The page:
Minnijean Brown Trickey and Dr. Terrence Roberts, two of the first nine Black students that enrolled at Little Rock Central High School in Arkansas, came to Oakland to talk about their experiences with education following integration of schools.
The group of students, known as the Little Rock Nine enrolled in Little Rock Central High School in 1957, three years after the decision of Brown v. Board of Education was declared. Little Rock was one of the first cities to put the decision into force as Little Rock’s school board and the National Association for the Advancement of Colored People (NAACP) enrolled nine students to integrate the high school.
Continuing with the Barbara Lee & Elihu Harris Lecture Series’ theme of “Where do we go from here: Chaos or community?” at the Oakland Marriott City Center on Apr. 11, Trickey and Roberts discussed their experiences at Little Rock Central High School. They also reflected on their recent experiences involving race and identity.
Both speakers focused on how each experience was not just a revolutionary move in desegregation and nonviolence; it was also an attempt at an ordinary experience in pursuit of education.
“If we want to think about the complexities that emerge as the Little Rock Desegregation Crisis, you have to understand that on the day that we put our names on a list, we were planning to go to school,” Trickey said.
Roberts continued the conversation of race and identity, recalling his experiences as a professor at University of California, Los Angeles. Roberts stressed the importance of community in fighting racism today.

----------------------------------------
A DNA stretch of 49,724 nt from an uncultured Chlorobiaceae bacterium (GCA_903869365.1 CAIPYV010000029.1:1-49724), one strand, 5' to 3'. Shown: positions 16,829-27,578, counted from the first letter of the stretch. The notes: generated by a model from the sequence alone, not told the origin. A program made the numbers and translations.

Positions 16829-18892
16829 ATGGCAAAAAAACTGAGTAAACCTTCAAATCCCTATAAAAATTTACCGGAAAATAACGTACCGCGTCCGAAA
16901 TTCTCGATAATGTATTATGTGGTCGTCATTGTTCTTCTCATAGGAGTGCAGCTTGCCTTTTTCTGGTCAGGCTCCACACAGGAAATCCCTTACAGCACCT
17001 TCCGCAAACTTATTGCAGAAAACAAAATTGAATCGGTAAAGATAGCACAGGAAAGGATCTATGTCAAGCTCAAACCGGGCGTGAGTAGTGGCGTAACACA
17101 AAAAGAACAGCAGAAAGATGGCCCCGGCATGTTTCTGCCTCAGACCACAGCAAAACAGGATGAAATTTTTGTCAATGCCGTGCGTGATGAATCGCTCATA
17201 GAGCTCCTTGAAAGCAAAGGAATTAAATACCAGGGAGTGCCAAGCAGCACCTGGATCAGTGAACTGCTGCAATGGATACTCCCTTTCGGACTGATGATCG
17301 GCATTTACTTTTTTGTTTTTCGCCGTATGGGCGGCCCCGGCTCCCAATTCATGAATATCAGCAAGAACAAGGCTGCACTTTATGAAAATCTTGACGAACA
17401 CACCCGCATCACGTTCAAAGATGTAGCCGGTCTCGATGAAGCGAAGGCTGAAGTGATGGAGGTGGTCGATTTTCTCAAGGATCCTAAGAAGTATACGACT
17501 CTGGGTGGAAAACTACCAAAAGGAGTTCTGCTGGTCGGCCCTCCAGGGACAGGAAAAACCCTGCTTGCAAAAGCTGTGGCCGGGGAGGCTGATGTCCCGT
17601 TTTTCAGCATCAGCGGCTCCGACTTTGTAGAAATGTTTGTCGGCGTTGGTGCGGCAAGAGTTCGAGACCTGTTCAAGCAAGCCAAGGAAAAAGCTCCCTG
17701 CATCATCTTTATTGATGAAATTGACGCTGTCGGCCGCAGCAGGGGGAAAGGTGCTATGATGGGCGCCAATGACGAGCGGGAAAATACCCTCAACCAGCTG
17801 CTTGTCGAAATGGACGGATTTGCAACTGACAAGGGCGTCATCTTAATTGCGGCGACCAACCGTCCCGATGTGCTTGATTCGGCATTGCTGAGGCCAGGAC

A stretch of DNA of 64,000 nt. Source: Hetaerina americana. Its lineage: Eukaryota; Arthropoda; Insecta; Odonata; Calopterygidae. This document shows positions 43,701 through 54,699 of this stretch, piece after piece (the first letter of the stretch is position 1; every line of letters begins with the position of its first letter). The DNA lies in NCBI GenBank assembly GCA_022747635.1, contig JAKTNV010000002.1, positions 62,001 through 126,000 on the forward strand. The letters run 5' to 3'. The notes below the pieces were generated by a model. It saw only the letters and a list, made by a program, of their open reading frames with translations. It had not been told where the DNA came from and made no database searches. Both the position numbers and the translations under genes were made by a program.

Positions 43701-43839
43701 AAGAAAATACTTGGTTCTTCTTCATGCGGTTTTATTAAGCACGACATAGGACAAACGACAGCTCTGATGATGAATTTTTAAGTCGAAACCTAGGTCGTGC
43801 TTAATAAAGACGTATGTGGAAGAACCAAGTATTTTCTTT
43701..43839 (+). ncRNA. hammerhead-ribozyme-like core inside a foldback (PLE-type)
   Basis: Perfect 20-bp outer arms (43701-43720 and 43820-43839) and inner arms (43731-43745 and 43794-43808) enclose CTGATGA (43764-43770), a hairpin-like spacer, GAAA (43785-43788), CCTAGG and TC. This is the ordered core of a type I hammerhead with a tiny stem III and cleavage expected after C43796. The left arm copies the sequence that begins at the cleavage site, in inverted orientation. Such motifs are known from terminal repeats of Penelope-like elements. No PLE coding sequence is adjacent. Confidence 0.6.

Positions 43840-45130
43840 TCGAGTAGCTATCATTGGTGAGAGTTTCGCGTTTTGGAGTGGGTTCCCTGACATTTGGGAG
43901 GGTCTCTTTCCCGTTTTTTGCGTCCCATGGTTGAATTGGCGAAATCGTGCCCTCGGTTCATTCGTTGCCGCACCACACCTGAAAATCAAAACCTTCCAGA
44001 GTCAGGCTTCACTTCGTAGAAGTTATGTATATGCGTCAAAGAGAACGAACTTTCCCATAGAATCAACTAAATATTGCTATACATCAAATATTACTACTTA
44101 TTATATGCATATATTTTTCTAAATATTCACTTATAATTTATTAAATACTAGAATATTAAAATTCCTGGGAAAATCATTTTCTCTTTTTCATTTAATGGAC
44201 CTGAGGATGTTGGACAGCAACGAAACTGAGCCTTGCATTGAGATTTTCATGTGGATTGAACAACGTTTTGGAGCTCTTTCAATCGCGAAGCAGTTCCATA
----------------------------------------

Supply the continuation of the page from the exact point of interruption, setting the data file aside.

“None of us can do it alone,” Roberts said. “In this country, we offer a heavy dose of individualism, of doing it yourself. … This is a joint enterprise.”
Trickey and Roberts also participated in a Q&A panel with the audience; the panel members discussed different topics, from their experiences at Little Rock Central High to their current politics in Little Rock.
One audience member asked about Trickey’s experience as a Black woman trying to pursue an education in a segregated, hostile environment.
“The experience was hard,” said Trickey. “There is no formula, there were no calculations, there were no patterns. … It’s harder than rocket science. Once you know that it’s harder than rocket science, you go in and see what they’re going to do to you today. You go in for an education, no matter what.”
Students from the Martin Luther King, Jr. Freedom Center in Oakland also spoke at the lecture. Student Jacob Yalung promoted peace and forgiveness between people.
“Anger is the enemy of family and community, and pride is a monster that swallows us up,” Yalung said. “Whenever you are hurt mentally, physically [and] emotionally, always work to forgive, because forgiveness allows a chance for bonding and connection between you and that other person.”
Thirteen-year-old student Angela Drake voiced her perspective on today’s movement in justice and community. Drake reflected on problematic issues in the community, such as the school-to-prison pipeline and the mass incarceration of people of color.
“We fight so hard for something that seems like it’s being torn back down,” Drake said. “Now’s the time for togetherness, hope [and] unity. One person cannot do the work of a thousand. Every hand is needed in building a wall of hope.”